“It’s going gangbusters.”

I’m on a 60 GB/month plan and once I move to fibre, will probably go for an uncapped plan.

14 Responses to “The uncapped data battle”

  1. convicted radical (72 comments) says:

    Spare a thought for us rural types that cannot even get a copper pair….
    $120 for 20GB! Bust that and your bank balance will hurt.

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  2. Judith (8,534 comments) says:

    60 GB? How do you survive. We are on 500GB, and will probably change to uncapped now it is available at the same price. Mind you we have five adults using it, including two businesses, and all my research stuff.

    We used to be on a lot less, but running out and being slowed down was painful.

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  3. tom hunter (7,707 comments) says:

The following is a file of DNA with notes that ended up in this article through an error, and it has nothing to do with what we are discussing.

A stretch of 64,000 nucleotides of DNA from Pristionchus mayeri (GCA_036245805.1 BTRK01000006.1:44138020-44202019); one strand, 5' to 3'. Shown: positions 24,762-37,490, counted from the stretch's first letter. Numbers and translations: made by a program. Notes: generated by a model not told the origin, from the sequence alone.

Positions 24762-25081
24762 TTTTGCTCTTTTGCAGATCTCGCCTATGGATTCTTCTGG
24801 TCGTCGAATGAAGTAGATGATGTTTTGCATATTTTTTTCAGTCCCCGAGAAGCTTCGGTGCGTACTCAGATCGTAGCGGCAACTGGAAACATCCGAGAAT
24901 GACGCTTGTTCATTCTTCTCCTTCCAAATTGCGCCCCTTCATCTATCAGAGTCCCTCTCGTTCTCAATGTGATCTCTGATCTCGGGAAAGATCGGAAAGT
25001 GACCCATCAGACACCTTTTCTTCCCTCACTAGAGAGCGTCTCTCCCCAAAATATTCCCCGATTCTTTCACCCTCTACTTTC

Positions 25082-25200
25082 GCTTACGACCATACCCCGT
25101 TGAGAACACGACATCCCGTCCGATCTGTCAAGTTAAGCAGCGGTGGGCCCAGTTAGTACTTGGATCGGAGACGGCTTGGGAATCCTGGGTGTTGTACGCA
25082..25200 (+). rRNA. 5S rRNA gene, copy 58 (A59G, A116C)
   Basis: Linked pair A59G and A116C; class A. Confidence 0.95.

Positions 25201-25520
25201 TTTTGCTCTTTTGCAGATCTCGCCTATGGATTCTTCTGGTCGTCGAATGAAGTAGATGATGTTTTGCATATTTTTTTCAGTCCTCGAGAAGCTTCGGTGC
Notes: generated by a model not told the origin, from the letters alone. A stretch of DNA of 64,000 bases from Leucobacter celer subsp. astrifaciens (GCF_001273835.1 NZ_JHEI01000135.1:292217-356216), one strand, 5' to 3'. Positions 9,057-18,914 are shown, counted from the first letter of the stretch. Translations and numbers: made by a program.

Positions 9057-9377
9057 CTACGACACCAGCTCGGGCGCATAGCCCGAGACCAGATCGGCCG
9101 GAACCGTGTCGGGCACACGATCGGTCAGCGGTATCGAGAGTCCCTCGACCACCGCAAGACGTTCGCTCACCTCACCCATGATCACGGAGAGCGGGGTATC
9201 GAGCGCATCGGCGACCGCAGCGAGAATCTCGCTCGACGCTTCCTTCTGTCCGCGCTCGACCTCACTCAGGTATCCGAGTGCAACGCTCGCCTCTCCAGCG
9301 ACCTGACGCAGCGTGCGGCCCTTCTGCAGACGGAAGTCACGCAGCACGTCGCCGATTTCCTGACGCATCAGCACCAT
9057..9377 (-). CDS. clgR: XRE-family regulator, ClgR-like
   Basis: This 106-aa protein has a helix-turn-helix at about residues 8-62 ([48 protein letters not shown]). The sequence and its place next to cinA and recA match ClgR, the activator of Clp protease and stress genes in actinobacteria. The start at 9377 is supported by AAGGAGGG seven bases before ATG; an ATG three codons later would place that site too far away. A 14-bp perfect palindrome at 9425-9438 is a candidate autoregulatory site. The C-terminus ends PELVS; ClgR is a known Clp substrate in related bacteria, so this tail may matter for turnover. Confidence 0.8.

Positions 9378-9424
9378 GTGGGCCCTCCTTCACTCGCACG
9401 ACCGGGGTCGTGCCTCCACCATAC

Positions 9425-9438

60Gb/month? Good god I’m amazed that such a media-savvy person as you would be capped that low? How do you survive?

    I think I went to 80Gb/month several years ago, went to 250Gb/month in 2012?, with a recent, unrequested jump to 500Gb/month. The kids had been nagging me for ages as to when I was going to sign up to Netflix and a number of other sites and I’d repeatedly told them that we probably needed a minimum of 300Gb/month to cope. That seems about right in hindsight as we breached the 250 barrier a few times for minimal cost. But now it’s all good.

    Here’s the thing though. The last time I ever bothered to try and watch a replay of a show I’d missed – Grey’s Anatomy I think – TV3/1/2 jumped and glitched and farted around to such a degree that I’ve never bothered going back. If the old TV broadcasters can’t even get their server capacity up to scratch then there’s no way they can take advantage of TV-via-the-Net.